• Tardive dyskinesia (a movement disorder) may occur and may not go away after you stop using this medicine. Check with your doctor right away if you have any of the following symptoms while taking this medicine: lip smacking or puckering, puffing of the cheeks, rapid or worm-like movements of the tongue, uncontrolled chewing movements, or uncontrolled movements of the arms and legs.
  • This medicine may increase the amount of sugar in your blood. Check with your doctor right away if you have increased thirst or increased urination. If you have diabetes, you may notice a change in the results of your urine or blood sugar tests. If you have any questions, check with your doctor.
  • This medicine may increase your weight. Your doctor may need to check your weight on a regular basis while you are using this medicine. Talk to your doctor about ways to prevent weight gain.
  • This medicine may make you dizzy or drowsy. Avoid driving, using machines, or doing anything else that could be dangerous if you are not alert. You may also feel lightheaded when getting up suddenly from a lying or sitting position, so stand up slowly.
  • This medicine lowers the number of some types of blood cells in your body. Because of this, you may bleed or get infections more easily. To help with these problems, avoid being near people who are sick or have infections. Wash your hands often. Stay away from rough sports or other situations where you could be bruised, cut, or injured. Brush and floss your teeth gently. Be careful when using sharp objects, including razors and fingernail clippers.
  • You might get overheated while using this medicine. Drink plenty of water during hot weather, while exercising, or while using a hot tub or sauna. If your body gets too hot, you might feel dizzy, weak, tired, or confused. You might have an upset stomach or vomit. Call your doctor if you are too hot and can not cool down after drinking cool water and moving away from the heat.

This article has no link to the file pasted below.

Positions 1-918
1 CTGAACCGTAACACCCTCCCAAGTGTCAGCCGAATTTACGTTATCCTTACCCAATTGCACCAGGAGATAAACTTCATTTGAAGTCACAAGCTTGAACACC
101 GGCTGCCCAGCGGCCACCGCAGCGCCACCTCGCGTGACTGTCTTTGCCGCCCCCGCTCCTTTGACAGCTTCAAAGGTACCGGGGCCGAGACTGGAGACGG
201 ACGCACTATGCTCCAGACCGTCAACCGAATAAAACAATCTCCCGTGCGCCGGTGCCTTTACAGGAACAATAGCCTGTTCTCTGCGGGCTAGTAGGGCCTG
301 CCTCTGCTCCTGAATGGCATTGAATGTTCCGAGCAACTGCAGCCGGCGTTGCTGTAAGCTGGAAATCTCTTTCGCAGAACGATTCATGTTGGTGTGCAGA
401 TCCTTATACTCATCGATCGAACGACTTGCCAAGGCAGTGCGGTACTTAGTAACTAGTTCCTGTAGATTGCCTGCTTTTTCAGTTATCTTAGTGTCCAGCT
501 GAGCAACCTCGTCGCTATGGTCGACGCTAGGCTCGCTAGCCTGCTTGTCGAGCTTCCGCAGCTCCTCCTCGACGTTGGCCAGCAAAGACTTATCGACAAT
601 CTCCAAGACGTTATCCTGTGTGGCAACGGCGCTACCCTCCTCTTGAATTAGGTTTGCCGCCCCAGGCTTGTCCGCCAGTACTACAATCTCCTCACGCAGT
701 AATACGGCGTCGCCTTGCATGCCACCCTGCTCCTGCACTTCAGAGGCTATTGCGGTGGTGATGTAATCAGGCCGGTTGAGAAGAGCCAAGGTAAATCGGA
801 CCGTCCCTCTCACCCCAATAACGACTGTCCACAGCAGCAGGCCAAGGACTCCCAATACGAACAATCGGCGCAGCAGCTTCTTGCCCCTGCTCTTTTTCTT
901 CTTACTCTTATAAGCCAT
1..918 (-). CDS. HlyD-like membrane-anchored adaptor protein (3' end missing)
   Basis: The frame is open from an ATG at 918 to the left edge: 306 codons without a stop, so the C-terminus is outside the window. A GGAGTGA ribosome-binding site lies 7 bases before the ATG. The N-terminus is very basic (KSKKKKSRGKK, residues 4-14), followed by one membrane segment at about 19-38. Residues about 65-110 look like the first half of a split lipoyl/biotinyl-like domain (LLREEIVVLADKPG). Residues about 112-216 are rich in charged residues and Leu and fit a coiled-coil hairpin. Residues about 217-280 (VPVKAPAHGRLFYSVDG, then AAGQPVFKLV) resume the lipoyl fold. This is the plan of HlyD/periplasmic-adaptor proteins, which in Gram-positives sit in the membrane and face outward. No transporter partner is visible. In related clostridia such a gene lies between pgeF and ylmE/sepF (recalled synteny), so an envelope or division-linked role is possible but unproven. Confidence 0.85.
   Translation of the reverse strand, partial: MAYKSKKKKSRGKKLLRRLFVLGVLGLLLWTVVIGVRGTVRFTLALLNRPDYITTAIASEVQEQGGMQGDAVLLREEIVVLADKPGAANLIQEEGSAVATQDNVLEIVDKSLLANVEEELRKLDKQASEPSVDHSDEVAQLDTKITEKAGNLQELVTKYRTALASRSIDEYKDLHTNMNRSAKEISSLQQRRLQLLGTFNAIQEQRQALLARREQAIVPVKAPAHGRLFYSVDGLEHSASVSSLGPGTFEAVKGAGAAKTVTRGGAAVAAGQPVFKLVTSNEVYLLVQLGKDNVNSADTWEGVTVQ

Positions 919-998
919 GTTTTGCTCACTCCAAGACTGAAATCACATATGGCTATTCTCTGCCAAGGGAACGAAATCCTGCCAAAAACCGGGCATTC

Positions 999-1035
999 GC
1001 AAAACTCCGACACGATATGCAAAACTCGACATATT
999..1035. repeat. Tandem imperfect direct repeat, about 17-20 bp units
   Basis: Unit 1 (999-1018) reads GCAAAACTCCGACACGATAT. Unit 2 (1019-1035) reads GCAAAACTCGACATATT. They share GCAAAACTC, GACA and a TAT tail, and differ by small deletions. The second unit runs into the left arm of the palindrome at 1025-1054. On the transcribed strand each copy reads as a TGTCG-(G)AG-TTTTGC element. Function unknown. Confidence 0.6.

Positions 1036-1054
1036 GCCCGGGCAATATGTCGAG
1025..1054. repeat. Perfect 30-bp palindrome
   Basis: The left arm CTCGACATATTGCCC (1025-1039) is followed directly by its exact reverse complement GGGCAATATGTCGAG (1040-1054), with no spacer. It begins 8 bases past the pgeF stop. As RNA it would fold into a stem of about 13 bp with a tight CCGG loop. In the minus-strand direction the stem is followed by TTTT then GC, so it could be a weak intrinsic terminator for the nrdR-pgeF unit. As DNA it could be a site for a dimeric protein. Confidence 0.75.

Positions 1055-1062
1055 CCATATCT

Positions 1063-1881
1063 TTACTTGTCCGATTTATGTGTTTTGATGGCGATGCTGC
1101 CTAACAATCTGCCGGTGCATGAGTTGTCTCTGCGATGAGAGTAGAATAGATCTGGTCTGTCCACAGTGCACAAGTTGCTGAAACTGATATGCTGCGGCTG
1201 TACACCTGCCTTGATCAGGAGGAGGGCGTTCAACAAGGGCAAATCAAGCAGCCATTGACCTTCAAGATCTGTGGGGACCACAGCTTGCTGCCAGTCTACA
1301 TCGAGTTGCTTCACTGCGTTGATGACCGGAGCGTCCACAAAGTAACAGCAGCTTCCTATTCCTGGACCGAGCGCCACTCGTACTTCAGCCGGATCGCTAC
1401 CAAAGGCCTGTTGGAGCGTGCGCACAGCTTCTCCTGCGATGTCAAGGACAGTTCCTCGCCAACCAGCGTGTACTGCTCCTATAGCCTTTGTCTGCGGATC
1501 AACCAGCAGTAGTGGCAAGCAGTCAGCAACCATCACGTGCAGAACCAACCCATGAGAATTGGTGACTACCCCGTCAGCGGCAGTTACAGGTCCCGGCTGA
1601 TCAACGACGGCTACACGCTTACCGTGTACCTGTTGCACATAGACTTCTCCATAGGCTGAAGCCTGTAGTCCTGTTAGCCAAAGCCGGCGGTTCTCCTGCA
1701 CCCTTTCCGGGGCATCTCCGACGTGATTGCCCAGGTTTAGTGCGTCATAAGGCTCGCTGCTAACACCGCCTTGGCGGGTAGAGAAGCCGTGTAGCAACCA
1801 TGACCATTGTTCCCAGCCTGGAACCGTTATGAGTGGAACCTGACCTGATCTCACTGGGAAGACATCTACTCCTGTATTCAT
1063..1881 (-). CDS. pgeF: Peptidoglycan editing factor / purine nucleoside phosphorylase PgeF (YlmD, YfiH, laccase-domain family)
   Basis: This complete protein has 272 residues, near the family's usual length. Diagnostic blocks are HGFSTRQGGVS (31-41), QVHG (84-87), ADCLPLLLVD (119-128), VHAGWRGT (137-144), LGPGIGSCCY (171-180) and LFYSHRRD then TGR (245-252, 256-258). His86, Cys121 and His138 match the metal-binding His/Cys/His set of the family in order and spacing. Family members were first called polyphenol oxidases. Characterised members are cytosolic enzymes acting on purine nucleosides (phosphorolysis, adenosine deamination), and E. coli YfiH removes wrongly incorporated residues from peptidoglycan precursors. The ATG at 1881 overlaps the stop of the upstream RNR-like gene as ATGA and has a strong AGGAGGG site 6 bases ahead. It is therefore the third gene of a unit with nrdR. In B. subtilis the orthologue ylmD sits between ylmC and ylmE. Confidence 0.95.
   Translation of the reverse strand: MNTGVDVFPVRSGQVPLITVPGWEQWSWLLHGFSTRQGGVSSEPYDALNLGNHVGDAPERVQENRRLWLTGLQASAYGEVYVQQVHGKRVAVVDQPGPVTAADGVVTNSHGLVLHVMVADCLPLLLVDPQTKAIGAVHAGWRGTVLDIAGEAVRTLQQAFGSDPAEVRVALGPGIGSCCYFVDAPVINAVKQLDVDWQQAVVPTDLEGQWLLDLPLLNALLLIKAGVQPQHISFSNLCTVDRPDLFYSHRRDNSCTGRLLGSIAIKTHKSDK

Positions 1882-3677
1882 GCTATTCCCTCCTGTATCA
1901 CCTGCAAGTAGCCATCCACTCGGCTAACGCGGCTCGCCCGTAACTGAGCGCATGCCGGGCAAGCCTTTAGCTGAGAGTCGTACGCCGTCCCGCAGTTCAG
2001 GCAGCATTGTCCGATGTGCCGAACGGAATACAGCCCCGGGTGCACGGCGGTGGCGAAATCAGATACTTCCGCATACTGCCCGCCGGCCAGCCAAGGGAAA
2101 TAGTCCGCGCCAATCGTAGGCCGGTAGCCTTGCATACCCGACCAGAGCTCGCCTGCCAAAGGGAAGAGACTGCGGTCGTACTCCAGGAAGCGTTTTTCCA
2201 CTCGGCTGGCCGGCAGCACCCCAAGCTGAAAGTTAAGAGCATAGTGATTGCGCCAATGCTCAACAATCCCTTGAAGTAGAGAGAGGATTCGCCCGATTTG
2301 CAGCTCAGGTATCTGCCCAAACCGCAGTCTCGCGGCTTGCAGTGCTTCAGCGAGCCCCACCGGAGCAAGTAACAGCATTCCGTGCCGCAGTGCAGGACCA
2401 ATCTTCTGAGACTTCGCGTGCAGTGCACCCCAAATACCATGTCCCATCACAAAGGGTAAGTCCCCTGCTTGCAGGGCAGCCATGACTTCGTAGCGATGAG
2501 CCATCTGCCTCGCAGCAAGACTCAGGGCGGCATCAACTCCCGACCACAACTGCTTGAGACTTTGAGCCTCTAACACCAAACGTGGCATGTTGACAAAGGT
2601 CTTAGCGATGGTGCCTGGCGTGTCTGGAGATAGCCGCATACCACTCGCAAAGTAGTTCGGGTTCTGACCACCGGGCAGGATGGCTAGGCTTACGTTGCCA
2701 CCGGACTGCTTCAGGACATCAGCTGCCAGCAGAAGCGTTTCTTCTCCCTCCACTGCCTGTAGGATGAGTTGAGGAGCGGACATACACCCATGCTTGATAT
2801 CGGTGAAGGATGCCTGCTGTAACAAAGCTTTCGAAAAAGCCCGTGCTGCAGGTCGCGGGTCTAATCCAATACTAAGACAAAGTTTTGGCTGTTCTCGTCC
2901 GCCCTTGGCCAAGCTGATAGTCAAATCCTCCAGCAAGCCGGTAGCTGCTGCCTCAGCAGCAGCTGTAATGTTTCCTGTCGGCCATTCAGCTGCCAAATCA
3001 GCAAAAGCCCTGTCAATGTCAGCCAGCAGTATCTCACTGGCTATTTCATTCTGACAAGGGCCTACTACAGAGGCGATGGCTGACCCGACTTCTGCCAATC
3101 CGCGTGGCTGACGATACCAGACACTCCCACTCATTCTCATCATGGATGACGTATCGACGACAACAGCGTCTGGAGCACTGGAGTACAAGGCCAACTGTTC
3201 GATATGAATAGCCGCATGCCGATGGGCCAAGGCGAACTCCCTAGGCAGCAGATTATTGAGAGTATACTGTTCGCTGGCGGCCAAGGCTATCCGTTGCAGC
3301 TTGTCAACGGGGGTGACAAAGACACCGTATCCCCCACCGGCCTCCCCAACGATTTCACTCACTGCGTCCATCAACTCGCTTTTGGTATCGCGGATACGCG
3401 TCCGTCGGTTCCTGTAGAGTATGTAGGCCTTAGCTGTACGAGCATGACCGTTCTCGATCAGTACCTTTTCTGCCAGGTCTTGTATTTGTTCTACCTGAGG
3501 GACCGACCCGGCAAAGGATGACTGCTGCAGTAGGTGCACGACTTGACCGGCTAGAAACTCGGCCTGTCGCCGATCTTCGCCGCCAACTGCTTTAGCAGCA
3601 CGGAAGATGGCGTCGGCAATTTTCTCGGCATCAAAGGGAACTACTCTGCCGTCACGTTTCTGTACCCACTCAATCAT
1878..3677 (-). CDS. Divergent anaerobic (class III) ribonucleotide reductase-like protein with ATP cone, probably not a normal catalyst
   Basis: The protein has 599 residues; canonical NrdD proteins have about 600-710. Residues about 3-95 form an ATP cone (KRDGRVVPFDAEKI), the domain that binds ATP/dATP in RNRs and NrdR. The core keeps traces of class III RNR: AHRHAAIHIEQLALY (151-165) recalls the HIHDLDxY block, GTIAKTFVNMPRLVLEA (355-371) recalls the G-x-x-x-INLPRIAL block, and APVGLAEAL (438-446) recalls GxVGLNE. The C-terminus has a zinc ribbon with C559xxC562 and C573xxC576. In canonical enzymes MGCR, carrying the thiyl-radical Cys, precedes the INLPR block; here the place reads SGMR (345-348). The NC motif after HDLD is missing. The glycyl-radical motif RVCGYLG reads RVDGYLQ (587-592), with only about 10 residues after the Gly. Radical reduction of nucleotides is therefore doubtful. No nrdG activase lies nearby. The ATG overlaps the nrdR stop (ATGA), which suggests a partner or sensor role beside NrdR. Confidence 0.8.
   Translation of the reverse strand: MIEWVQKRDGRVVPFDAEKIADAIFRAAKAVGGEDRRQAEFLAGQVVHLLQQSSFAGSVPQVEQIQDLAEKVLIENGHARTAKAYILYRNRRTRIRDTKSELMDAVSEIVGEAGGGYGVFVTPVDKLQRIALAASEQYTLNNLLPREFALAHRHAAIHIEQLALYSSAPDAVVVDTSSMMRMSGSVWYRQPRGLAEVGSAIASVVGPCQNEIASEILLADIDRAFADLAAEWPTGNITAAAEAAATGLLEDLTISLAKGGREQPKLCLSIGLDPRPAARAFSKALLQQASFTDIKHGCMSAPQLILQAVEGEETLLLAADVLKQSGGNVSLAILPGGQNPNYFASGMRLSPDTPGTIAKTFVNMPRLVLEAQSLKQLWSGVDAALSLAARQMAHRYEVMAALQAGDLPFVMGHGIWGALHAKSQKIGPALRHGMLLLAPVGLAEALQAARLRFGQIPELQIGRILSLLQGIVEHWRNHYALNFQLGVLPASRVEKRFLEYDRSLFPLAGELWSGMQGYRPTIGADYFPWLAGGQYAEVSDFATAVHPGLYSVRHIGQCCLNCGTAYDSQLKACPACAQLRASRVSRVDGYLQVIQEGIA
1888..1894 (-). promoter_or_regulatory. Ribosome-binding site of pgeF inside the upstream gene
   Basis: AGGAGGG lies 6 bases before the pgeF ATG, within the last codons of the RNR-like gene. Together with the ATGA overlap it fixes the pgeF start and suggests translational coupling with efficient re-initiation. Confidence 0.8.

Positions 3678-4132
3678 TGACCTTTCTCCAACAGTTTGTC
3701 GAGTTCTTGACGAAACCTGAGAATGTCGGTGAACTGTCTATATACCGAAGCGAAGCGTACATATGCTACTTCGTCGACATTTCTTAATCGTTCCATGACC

• Your doctor will need to check your progress at regular visits while you are using this medicine. Be sure to keep all appointments. Blood tests may be needed to check for unwanted effects.

Possible Side Effects While Using This Medicine

Call your doctor right away if you notice any of these side effects:

  • Allergic reaction: Itching or hives, swelling in your face or hands, swelling or tingling in your mouth or throat, chest tightness, trouble breathing.
  • Change in how much or how often you urinate.
  • Chills, cough, sore throat, and body aches.
  • Fast, slow, pounding, or uneven heartbeat.
  • Fever, sweating, confusion, uneven heartbeat, or muscle stiffness.
  • Jerky muscle movement you cannot control (often in your face, tongue, or jaw).
  • Lightheadedness, dizziness, or fainting.
  • Mood or behavioral changes, or thoughts of hurting yourself or others.
  • Neck muscle spasm, throat tightness, difficulty with swallowing or breathing, or sticking out of the tongue.
  • Problems with balance or walking.
  • Seizures.
  • Swelling in your hands, ankles, or feet.
  • Swelling of the breasts or unusual milk production.
  • Trouble with speaking or swallowing.
  • Twitching or muscle movements you cannot control.
  • Unusual bleeding or bruising.
  • Unusual tiredness or weakness.

If you notice these less serious side effects, talk with your doctor:

  • Constipation, vomiting, stomach pain, or upset stomach.
  • Drooling.
  • Headache.
  • Joint or muscle pain.
  • Sleepiness or unusual drowsiness.
  • Trouble sleeping.
  • Weight gain.

If you notice other side effects that you think are caused by this medicine, tell your doctor

Call your doctor for medical advice about side effects. You may report side effects to FDA at 1-800-FDA-1088

Review Date: 2011-02-04 Reviewed By: Keywords: ,